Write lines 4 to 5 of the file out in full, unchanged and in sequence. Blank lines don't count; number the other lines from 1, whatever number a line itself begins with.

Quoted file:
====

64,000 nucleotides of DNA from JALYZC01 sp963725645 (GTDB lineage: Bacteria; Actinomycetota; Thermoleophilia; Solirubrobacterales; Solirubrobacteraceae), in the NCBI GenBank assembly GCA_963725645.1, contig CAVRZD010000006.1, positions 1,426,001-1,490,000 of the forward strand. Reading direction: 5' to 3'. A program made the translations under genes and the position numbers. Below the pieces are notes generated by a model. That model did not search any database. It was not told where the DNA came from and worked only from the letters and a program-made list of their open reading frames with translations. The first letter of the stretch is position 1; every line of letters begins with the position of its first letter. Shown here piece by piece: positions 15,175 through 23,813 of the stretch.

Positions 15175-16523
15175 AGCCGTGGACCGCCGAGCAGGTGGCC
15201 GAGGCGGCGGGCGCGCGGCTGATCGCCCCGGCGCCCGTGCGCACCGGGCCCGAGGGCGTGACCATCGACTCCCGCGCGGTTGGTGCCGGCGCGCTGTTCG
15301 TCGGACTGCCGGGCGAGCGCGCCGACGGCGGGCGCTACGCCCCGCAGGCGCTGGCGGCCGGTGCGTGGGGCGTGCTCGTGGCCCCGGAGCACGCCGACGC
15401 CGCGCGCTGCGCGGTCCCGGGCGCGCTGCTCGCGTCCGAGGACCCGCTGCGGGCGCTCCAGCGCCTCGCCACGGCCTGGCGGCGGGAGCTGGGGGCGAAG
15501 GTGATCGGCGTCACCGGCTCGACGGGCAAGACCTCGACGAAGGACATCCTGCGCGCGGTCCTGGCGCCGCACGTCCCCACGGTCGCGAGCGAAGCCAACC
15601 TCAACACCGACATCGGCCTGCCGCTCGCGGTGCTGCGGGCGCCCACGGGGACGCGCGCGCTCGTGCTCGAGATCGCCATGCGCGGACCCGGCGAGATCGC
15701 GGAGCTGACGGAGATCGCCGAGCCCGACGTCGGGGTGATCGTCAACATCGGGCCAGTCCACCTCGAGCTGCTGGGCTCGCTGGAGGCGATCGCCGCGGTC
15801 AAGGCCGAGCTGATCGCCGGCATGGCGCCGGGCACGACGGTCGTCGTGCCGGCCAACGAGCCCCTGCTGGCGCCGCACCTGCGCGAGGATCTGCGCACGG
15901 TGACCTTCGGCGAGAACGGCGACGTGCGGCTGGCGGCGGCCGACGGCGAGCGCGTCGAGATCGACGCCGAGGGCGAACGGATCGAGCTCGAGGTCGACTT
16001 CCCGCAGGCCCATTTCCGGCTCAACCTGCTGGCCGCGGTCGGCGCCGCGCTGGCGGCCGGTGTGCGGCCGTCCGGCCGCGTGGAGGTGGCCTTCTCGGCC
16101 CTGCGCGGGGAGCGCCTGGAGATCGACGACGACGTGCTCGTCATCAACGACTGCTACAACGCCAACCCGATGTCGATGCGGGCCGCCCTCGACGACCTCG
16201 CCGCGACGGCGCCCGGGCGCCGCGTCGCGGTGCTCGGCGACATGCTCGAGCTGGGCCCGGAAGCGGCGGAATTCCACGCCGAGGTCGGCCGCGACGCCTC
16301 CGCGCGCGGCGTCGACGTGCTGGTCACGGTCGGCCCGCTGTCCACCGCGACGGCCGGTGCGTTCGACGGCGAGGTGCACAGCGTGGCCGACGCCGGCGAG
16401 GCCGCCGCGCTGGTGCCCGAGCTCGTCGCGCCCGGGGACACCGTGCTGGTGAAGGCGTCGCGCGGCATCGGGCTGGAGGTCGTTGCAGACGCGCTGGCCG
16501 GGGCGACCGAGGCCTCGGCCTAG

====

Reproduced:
15201 GAGGCGGCGGGCGCGCGGCTGATCGCCCCGGCGCCCGTGCGCACCGGGCCCGAGGGCGTGACCATCGACTCCCGCGCGGTTGGTGCCGGCGCGCTGTTCG
15301 TCGGACTGCCGGGCGAGCGCGCCGACGGCGGGCGCTACGCCCCGCAGGCGCTGGCGGCCGGTGCGTGGGGCGTGCTCGTGGCCCCGGAGCACGCCGACGC